A complete year cricket fitness plan
Update: This article has now been updated and reposted. Click here to go to the latest page and download the latest plan. The information below is for archive puropses only.
Most club cricketers in the Northern hemisphere are not thinking about next season yet. Winter nets tend to start after Christmas and football is dominating the world. But this is the best time to set down a fitness plan for the year.
Previously, I have approached this using a periodisation plan for cricket. I still think this is the best way to get results, but the method I used was quite complex. This periodisation plan comes from the successful Husker Power system from Nebraska. Although it's designed for American college power sports, it has certainly been successful in baseball, is a simple system and I believe can be adapted to cricket easily.
A complete cricket fitness plan
The Husker Power system is build on the idea that you start by building a general base of fitness, gradually peaking towards the start of the season. The year is broken down into 4 smaller periods. In the original plan they are 12 weeks each, but as the cricket season is typically 26 weeks I have made some adjustments:
- Postseason (4 weeks). The weeks after the end of the season are designed for rest and recovery, light exercise and playing different games.
- Offseason (9 weeks). This phase is designed to develop a strength base and controversially has no running in it (more on that in a moment).
- Preseason (13 weeks). This is the time to bring your fitness to a peak just before the start od the season.
- Inseason (26 weeks). The actual cricket season itself where you simply maintain your current fitness level and get to the nitty gritty of playing.
Update: This article has now been updated and reposted. Click here to go to the latest page and download the latest plan.
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[...] The best time to develop your plyometric training is in the winter. This is because heavy training takes longer for your body to recover. If you do plyometrics in-season give yourself at least 2 days rest before you play a match. [...]
[...] I’ll be building to a peak using a cricket-specific variation of the Husker fitness model using the 10 Principles. Here is my current week: [...]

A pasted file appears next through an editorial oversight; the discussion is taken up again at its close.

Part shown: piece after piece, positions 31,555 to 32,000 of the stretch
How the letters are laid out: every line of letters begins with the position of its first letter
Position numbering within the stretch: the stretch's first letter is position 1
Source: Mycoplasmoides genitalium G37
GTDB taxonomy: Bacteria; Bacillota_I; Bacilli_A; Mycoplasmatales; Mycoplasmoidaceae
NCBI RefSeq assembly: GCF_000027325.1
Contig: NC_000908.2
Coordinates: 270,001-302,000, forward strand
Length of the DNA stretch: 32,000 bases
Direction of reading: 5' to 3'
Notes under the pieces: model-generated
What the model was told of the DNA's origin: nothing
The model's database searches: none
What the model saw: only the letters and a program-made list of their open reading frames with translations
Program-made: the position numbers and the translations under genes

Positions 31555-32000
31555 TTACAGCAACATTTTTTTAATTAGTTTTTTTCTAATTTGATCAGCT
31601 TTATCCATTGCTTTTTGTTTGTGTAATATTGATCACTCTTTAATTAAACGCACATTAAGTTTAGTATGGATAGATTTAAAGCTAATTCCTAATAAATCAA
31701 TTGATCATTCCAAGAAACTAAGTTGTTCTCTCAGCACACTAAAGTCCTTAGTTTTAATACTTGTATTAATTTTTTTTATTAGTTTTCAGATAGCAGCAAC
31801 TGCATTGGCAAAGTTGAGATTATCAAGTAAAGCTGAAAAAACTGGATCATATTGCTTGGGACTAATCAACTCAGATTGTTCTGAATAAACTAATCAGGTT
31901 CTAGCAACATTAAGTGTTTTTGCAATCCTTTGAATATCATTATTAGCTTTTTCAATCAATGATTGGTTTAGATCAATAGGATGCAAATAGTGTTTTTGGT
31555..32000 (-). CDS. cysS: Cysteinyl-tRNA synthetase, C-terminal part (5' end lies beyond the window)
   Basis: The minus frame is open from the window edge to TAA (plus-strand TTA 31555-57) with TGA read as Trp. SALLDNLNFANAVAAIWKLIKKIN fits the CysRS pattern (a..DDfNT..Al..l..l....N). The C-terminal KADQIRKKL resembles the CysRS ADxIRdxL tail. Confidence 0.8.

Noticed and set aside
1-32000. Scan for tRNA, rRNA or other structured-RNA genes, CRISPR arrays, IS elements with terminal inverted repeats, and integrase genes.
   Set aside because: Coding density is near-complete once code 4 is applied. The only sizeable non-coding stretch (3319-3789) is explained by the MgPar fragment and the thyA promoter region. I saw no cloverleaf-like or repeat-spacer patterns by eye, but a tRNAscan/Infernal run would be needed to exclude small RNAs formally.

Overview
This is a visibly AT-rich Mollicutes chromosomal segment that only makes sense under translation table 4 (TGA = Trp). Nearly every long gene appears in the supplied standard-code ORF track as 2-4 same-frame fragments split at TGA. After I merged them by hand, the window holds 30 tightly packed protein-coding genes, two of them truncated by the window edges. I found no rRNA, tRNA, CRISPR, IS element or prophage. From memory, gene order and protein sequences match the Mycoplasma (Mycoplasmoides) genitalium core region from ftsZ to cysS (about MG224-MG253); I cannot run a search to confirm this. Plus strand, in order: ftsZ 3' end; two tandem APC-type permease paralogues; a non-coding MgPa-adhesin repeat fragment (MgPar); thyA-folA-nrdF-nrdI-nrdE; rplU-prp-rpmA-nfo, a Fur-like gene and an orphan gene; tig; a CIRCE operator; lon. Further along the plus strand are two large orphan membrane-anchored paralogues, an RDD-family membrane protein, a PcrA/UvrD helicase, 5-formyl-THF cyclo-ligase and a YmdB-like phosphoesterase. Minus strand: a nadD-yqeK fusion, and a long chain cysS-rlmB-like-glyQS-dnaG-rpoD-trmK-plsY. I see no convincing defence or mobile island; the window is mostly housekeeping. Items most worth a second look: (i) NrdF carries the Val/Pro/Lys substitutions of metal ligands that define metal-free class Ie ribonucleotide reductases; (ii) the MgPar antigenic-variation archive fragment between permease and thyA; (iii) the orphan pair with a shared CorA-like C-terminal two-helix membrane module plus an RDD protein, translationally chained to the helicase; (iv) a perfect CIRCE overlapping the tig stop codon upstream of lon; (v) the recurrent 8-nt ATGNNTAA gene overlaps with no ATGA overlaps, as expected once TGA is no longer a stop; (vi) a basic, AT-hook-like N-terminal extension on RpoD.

i used to bowl at 65mph last season. I hit the gym and did explosive training, mainly the clean and jerk. I swear i can bowl at 80 mph now.
i want to thank whoever manages this site. heavy fitness and explosive training have long been overlooked.
Thanks for the feedback, I have long been of the opinion that cricket training in general not focussed enough on improving strength and power.
[...] Goal Setting Planning your year Pre-season training part 1 Pre-season training part 2 A complete year cricket fitness plan [...]
David, Im creating my own yearly cricket plan but my competion season is different in length as im a junior player in australia. My Inseason is 12 weeks long, so id have also 4 weeks recovery, so 40 weeks left. Should i just halve them so 20 off season training weeks, and 20 weeks of pre-season training. However i do play cricket constantly throughout the year, so around 1.5 hours a day at school, training everyday at home and private coaching (activate cricket centre). And i feel there's no point doing all this unorganised cricket training, i would get a lot more out of it if i had a plan to follow thats balanced and includes different drills not the same one all year. Also i'd like to ask should i play any cricket in the recovery period and just do slow jogs and swims and also im 13 years old so should i just keep it simple for training to build up strength by doing more core strength exercises without weights.